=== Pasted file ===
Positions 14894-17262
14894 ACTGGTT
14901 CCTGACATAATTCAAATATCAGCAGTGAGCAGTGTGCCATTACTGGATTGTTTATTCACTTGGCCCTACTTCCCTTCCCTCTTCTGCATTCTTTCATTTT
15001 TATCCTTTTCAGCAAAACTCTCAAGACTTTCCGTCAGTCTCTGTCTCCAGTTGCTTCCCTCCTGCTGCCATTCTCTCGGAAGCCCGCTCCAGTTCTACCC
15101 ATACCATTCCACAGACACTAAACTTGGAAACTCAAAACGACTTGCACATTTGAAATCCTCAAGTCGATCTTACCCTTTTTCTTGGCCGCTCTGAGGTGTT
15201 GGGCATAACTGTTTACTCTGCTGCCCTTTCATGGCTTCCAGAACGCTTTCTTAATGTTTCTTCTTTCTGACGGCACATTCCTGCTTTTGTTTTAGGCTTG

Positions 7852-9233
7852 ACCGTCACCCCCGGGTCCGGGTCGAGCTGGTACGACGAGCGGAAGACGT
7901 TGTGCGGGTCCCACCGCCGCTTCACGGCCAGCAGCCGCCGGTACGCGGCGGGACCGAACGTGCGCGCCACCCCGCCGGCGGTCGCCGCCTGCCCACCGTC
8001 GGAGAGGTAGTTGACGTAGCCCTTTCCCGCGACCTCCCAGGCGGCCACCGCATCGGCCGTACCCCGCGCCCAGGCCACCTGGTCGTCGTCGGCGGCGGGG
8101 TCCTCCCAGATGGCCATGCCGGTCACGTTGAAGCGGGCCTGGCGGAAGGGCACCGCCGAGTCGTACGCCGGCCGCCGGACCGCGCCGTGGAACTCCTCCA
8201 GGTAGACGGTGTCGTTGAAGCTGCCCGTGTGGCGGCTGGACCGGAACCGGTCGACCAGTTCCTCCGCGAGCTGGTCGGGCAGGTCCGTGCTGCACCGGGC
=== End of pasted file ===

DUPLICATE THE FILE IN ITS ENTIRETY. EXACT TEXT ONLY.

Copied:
Positions 14894-17262
14894 ACTGGTT
14901 CCTGACATAATTCAAATATCAGCAGTGAGCAGTGTGCCATTACTGGATTGTTTATTCACTTGGCCCTACTTCCCTTCCCTCTTCTGCATTCTTTCATTTT
15001 TATCCTTTTCAGCAAAACTCTCAAGACTTTCCGTCAGTCTCTGTCTCCAGTTGCTTCCCTCCTGCTGCCATTCTCTCGGAAGCCCGCTCCAGTTCTACCC
15101 ATACCATTCCACAGACACTAAACTTGGAAACTCAAAACGACTTGCACATTTGAAATCCTCAAGTCGATCTTACCCTTTTTCTTGGCCGCTCTGAGGTGTT
15201 GGGCATAACTGTTTACTCTGCTGCCCTTTCATGGCTTCCAGAACGCTTTCTTAATGTTTCTTCTTTCTGACGGCACATTCCTGCTTTTGTTTTAGGCTTG

Positions 7852-9233
7852 ACCGTCACCCCCGGGTCCGGGTCGAGCTGGTACGACGAGCGGAAGACGT
7901 TGTGCGGGTCCCACCGCCGCTTCACGGCCAGCAGCCGCCGGTACGCGGCGGGACCGAACGTGCGCGCCACCCCGCCGGCGGTCGCCGCCTGCCCACCGTC
8001 GGAGAGGTAGTTGACGTAGCCCTTTCCCGCGACCTCCCAGGCGGCCACCGCATCGGCCGTACCCCGCGCCCAGGCCACCTGGTCGTCGTCGGCGGCGGGG
8101 TCCTCCCAGATGGCCATGCCGGTCACGTTGAAGCGGGCCTGGCGGAAGGGCACCGCCGAGTCGTACGCCGGCCGCCGGACCGCGCCGTGGAACTCCTCCA
8201 GGTAGACGGTGTCGTTGAAGCTGCCCGTGTGGCGGCTGGACCGGAACCGGTCGACCAGTTCCTCCGCGAGCTGGTCGGGCAGGTCCGTGCTGCACCGGGC